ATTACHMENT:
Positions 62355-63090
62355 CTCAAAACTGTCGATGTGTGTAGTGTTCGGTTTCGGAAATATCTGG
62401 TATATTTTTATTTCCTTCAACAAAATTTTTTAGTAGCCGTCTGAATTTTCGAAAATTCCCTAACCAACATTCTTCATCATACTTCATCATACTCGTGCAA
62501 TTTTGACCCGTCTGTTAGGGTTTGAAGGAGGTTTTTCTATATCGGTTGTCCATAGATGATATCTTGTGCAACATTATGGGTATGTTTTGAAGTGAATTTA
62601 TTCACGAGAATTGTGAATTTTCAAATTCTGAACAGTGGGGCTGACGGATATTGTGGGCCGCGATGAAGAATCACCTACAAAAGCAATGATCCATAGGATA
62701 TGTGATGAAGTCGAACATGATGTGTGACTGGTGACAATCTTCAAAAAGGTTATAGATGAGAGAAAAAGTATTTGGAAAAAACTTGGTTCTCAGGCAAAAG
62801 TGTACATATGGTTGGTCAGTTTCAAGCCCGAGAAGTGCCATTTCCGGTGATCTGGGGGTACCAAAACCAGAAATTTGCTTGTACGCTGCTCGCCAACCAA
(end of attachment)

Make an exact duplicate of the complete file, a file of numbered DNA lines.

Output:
Positions 62355-63090
62355 CTCAAAACTGTCGATGTGTGTAGTGTTCGGTTTCGGAAATATCTGG
62401 TATATTTTTATTTCCTTCAACAAAATTTTTTAGTAGCCGTCTGAATTTTCGAAAATTCCCTAACCAACATTCTTCATCATACTTCATCATACTCGTGCAA
62501 TTTTGACCCGTCTGTTAGGGTTTGAAGGAGGTTTTTCTATATCGGTTGTCCATAGATGATATCTTGTGCAACATTATGGGTATGTTTTGAAGTGAATTTA
62601 TTCACGAGAATTGTGAATTTTCAAATTCTGAACAGTGGGGCTGACGGATATTGTGGGCCGCGATGAAGAATCACCTACAAAAGCAATGATCCATAGGATA
62701 TGTGATGAAGTCGAACATGATGTGTGACTGGTGACAATCTTCAAAAAGGTTATAGATGAGAGAAAAAGTATTTGGAAAAAACTTGGTTCTCAGGCAAAAG
62801 TGTACATATGGTTGGTCAGTTTCAAGCCCGAGAAGTGCCATTTCCGGTGATCTGGGGGTACCAAAACCAGAAATTTGCTTGTACGCTGCTCGCCAACCAA